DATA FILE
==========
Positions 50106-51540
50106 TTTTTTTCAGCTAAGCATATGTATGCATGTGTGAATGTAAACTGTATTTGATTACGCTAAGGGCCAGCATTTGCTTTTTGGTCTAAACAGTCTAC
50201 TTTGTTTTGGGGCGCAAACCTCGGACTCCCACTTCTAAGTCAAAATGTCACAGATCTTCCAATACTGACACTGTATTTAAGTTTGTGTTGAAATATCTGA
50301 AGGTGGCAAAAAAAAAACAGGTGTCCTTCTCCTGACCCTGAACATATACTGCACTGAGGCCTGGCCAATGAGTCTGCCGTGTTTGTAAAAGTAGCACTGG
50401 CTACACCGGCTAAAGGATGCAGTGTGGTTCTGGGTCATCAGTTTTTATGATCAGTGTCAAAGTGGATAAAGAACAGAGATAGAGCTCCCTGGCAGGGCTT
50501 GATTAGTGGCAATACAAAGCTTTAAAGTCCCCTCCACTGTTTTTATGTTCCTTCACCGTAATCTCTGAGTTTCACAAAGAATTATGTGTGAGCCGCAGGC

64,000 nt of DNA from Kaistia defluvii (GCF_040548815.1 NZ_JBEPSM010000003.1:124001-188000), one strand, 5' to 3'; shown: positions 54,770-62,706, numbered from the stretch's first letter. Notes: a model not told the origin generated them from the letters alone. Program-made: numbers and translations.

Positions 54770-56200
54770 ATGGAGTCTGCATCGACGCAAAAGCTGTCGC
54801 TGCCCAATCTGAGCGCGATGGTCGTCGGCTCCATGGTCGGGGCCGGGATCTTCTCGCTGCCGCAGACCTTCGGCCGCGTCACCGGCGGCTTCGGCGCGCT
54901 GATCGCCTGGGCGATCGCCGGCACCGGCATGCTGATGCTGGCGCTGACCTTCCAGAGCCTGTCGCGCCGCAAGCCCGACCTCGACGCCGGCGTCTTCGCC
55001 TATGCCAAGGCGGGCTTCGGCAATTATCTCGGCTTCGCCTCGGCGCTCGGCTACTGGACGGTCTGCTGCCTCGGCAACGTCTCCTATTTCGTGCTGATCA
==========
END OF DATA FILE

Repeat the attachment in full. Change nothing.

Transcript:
Positions 50106-51540
50106 TTTTTTTCAGCTAAGCATATGTATGCATGTGTGAATGTAAACTGTATTTGATTACGCTAAGGGCCAGCATTTGCTTTTTGGTCTAAACAGTCTAC
50201 TTTGTTTTGGGGCGCAAACCTCGGACTCCCACTTCTAAGTCAAAATGTCACAGATCTTCCAATACTGACACTGTATTTAAGTTTGTGTTGAAATATCTGA
50301 AGGTGGCAAAAAAAAAACAGGTGTCCTTCTCCTGACCCTGAACATATACTGCACTGAGGCCTGGCCAATGAGTCTGCCGTGTTTGTAAAAGTAGCACTGG
50401 CTACACCGGCTAAAGGATGCAGTGTGGTTCTGGGTCATCAGTTTTTATGATCAGTGTCAAAGTGGATAAAGAACAGAGATAGAGCTCCCTGGCAGGGCTT
50501 GATTAGTGGCAATACAAAGCTTTAAAGTCCCCTCCACTGTTTTTATGTTCCTTCACCGTAATCTCTGAGTTTCACAAAGAATTATGTGTGAGCCGCAGGC

64,000 nt of DNA from Kaistia defluvii (GCF_040548815.1 NZ_JBEPSM010000003.1:124001-188000), one strand, 5' to 3'; shown: positions 54,770-62,706, numbered from the stretch's first letter. Notes: a model not told the origin generated them from the letters alone. Program-made: numbers and translations.

Positions 54770-56200
54770 ATGGAGTCTGCATCGACGCAAAAGCTGTCGC
54801 TGCCCAATCTGAGCGCGATGGTCGTCGGCTCCATGGTCGGGGCCGGGATCTTCTCGCTGCCGCAGACCTTCGGCCGCGTCACCGGCGGCTTCGGCGCGCT
54901 GATCGCCTGGGCGATCGCCGGCACCGGCATGCTGATGCTGGCGCTGACCTTCCAGAGCCTGTCGCGCCGCAAGCCCGACCTCGACGCCGGCGTCTTCGCC
55001 TATGCCAAGGCGGGCTTCGGCAATTATCTCGGCTTCGCCTCGGCGCTCGGCTACTGGACGGTCTGCTGCCTCGGCAACGTCTCCTATTTCGTGCTGATCA